Monday, March 23, 2015


He sits at my island, directly across from me, while I chop peppers, stir the sauce, drag a soapy rag over crumbs.

Robert sits to his left. On the stools, you'd never know D is a full eighteen inches shorter.

They say they're brothers. Or maybe cousins. I don't remember for sure, but they've bound themselves by some intangible, untraceable forever. It took me a while to realize this, but it actually means something to them. This is their code of honor, and it overrides the lectures they dole out to each other in turn. It supersedes the days when they write each other off, cuss each other out, fall clean off the grid. If I asked them (and I should,) they'd probably say they're stuck at this point. You can't pick your family.

But they did.

His chipped front tooth holds the light like it often does and all I can see is him, as a child. A ten-year old, just like Calvin. A boy who dreamed of owning the block and kissed his mama every night.

I stand there in my weekday ponytail staying busy so they'll keep on talking. It doesn't matter that Robert is my son, I study them like it's the night before finals. I've missed so much, but cramming has its perks.

I can always tell who Robert's talking to on the phone just by the tone of his voice. There are at least three distinct dialects, and he falls in and out of one of them while they make fun of each other's hair and drop their g's. Every "you" becomes a "y'all", in the singular. Their eyes shine.

This is the language they share, so they speak it. Sometimes.

D "has'ta bounce," and I invite him over for dinner the following night.

It's the exact thing that makes Robert's friends nervous and put-on-the-spot. It's not what these kids are used to, this "professional" way of making plans and keeping them, the premeditated torture of sitting twitchy around a table without their phones.

I know all of this, but I don't make it easier. I need this one in my life. I can't explain it. I loved him the second I met him, and nothing else about him mattered. He's loved by his mama, I'm pretty sure, but call me an Auntie, if Robert's your brother. Call me your foster mom (this is a weird thing that happens when a kid from hard places feels loved by you but isn't exactly sure how to define it.) Call me your second cousin once removed. I don't give a rip what you call me, just stay. Here.

"We'll order pizza," I tell him. That might be easier to commit to than the stuff I usually cook. Besides, I think, stirring the pot on the stove, I don't have time to cook tomorrow, anyway.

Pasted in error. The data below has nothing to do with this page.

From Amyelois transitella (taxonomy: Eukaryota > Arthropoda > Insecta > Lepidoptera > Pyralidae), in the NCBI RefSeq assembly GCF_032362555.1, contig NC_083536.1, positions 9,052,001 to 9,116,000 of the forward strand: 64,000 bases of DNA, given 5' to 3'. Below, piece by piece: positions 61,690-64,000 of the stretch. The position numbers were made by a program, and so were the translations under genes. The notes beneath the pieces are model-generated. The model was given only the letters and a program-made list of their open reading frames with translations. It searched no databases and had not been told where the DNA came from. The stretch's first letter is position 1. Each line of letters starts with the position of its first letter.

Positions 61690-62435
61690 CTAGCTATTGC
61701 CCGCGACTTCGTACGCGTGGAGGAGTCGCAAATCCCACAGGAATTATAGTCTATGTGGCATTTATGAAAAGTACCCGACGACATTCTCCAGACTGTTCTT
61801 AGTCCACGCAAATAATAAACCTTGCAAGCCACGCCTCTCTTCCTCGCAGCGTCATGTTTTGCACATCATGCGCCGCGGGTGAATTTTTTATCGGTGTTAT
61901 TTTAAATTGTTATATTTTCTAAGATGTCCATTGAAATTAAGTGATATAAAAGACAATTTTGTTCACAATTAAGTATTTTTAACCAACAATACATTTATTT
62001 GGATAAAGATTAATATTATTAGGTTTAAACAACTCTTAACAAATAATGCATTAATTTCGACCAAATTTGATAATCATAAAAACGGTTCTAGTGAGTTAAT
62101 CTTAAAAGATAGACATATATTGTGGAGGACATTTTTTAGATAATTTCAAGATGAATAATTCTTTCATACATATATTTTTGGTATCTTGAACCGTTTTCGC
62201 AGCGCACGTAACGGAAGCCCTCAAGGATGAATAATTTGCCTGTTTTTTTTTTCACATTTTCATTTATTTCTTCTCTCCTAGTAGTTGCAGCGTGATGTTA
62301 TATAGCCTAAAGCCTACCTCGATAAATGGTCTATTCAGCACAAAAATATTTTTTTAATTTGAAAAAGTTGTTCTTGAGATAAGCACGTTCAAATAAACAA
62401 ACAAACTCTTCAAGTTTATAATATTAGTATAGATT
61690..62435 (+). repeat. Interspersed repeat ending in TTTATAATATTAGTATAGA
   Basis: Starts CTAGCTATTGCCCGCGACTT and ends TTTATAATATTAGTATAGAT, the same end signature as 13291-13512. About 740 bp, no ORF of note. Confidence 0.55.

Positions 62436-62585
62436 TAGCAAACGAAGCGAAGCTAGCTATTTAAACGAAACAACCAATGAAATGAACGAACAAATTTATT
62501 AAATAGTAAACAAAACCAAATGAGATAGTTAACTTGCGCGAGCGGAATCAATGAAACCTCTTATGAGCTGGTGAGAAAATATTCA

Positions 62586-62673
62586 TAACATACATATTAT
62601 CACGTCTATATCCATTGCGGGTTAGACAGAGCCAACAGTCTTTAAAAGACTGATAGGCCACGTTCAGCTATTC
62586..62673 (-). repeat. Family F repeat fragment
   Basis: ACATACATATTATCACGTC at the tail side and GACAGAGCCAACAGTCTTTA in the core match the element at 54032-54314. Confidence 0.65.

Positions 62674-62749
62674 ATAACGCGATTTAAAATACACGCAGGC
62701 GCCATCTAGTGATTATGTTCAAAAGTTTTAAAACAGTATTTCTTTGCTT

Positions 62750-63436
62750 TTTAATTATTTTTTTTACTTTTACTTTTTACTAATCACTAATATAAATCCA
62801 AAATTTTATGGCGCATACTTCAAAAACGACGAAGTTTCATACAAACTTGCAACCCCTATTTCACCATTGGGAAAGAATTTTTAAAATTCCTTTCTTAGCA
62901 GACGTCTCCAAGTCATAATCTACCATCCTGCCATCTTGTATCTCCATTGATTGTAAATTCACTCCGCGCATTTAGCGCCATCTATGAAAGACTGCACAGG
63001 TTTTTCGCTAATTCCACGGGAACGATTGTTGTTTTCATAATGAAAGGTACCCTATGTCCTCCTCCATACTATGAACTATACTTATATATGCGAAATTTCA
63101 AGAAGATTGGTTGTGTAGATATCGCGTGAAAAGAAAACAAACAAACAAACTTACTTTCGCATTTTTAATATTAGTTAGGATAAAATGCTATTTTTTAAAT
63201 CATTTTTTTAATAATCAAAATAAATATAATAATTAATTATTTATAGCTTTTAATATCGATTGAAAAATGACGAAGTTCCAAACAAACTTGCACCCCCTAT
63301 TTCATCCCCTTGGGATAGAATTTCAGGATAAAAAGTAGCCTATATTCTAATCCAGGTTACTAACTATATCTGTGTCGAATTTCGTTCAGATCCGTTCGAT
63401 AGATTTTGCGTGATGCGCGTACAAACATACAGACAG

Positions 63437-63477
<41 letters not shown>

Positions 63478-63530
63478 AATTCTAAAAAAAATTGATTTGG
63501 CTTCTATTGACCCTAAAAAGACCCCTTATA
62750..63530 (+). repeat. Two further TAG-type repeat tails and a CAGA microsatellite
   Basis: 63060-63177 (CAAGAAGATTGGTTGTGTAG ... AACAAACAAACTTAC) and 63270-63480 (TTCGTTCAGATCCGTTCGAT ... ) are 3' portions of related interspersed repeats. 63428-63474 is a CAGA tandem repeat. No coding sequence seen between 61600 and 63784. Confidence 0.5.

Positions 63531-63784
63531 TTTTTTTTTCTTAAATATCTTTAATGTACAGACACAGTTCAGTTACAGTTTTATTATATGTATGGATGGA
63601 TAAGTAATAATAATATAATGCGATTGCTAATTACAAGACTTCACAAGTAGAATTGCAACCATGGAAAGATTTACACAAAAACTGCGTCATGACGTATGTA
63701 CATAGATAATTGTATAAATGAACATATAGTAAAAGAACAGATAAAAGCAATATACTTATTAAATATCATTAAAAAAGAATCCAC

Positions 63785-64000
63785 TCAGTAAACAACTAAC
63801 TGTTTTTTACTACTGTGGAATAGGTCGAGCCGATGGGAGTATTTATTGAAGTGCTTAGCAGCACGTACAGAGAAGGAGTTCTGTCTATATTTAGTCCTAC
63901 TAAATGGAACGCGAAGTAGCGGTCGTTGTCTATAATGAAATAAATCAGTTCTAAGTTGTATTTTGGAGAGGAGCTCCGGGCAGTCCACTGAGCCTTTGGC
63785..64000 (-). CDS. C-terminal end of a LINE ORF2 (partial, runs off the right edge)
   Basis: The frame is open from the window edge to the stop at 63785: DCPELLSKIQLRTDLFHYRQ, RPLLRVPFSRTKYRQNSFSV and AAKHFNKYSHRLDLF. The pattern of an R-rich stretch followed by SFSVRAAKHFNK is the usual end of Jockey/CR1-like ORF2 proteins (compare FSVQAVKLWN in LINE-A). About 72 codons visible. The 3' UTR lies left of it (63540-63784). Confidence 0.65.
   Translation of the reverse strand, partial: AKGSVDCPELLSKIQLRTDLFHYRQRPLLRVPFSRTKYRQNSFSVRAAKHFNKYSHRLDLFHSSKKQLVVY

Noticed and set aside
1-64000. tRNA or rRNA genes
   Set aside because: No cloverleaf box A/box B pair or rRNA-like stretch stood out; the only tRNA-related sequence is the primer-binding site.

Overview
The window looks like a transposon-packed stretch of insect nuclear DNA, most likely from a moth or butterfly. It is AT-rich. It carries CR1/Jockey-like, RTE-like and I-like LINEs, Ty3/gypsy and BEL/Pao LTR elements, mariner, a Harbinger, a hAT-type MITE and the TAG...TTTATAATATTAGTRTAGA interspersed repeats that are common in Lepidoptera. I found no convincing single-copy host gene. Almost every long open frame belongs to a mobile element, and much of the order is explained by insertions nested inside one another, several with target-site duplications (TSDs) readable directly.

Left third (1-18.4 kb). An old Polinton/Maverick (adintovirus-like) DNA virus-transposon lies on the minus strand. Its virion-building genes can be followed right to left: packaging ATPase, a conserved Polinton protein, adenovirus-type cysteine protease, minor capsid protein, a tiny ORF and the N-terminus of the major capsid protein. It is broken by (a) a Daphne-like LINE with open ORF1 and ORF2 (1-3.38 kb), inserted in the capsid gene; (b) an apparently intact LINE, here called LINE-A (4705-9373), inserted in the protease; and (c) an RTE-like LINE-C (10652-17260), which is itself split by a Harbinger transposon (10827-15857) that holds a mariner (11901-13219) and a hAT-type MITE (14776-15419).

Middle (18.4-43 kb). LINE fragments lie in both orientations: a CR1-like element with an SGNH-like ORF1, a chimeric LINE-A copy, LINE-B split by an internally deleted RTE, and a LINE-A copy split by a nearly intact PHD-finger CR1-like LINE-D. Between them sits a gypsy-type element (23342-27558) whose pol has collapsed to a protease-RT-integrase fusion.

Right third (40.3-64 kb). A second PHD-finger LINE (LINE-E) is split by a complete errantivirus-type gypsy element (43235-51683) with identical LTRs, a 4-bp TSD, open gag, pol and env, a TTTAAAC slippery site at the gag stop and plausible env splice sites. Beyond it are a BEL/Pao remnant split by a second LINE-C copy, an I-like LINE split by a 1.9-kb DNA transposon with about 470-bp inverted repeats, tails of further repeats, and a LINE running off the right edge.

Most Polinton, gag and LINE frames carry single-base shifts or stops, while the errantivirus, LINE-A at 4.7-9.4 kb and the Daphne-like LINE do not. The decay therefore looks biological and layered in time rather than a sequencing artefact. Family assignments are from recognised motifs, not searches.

His face flashes uncertainty, then rebounds.
I've made a life of catching those wisps before they've diffused.

"Do you not like pizza?"

"I do...I was just hoping for those chicken sliders."

The light bounces off the angle of his front tooth and hits me square in my soul. It breaks the earth. I'll feel it there for days. I'll watch it grow.

For all the time I spend wondering how to love people better, the moment feels suspiciously lacking in bullet points. Plans and programs and promised prayers still fit so nicely in my hand. I know they're traps, shoddy stand-ins for relationships and actual sacrifice, but they're tidier and they almost never break my heart.

"I'll make you chicken sliders. Extra pickles," I say without hesitating, pulling chicken thighs from the freezer, not so much a gesture of kindness but a veiled, preemptive guilt-trip. Do you see me thawing this chicken? Auntie isn't playing, so don't play with me. You'd better show up.

In an instant, my agenda shifts. My plans are left leaning in the corner, waiting for a different day. My priorities realign. I'll be making chicken sliders. And you don't need me to tell you a chicken slider is useless without homemade mac and cheese.

The point here isn't that I'm good or kind or extra-sacrificial. You'd have done the same thing. I know you would have.

The point is, relationships grow relationships.
Community changes us.
Opening our hearts to the unexpected frees us from our tired standy-bys.

The point is, love means sacrifice, and sacrifice is freaking hard.
But not always.

D showed up early the next night, an extra guy in tow.
We filled our paper plates then went back for seconds.

Our measly definition of family slips easily between the cracks of what God calls family.

All three of them felons, they talked about prison - which one was the dirtiest, which one the "freshest". When I asked D if he'd been to prison, his response was quick and without a hint of humor, "Nope. Not yet."

For three hours, we loved those boys the best we could.
We parented them, because they secretly like it.

We played board games and like usual, they hesitated. Then, like usual, they didn't want to stop.

When they left, we had a talk with Calvin and Ruby, and not for the first time, "It probably seems like everyone eventually goes to jail, but it's not true. We've never gone to jail. You will never go to jail."

I would trust those men with my home. My children.
My hunch is, trouble hasn't seen the last of them.
But their hearts are good and I know God is gunning for them.

I don't know if a chicken slider is enough to nudge them anywhere, but the good news is, a chicken slider was never meant to save them, and neither was I.

My job is to love, and some days, it's like breathing.
Some days it's brown sugar with cayenne, meat falling off the bone.

Those are the days I hold near me, a promise for the other days.
You couldn't snatch them away if you tried.

{Recipe: Jenna's Pulled Chicken Sliders with these pickles.}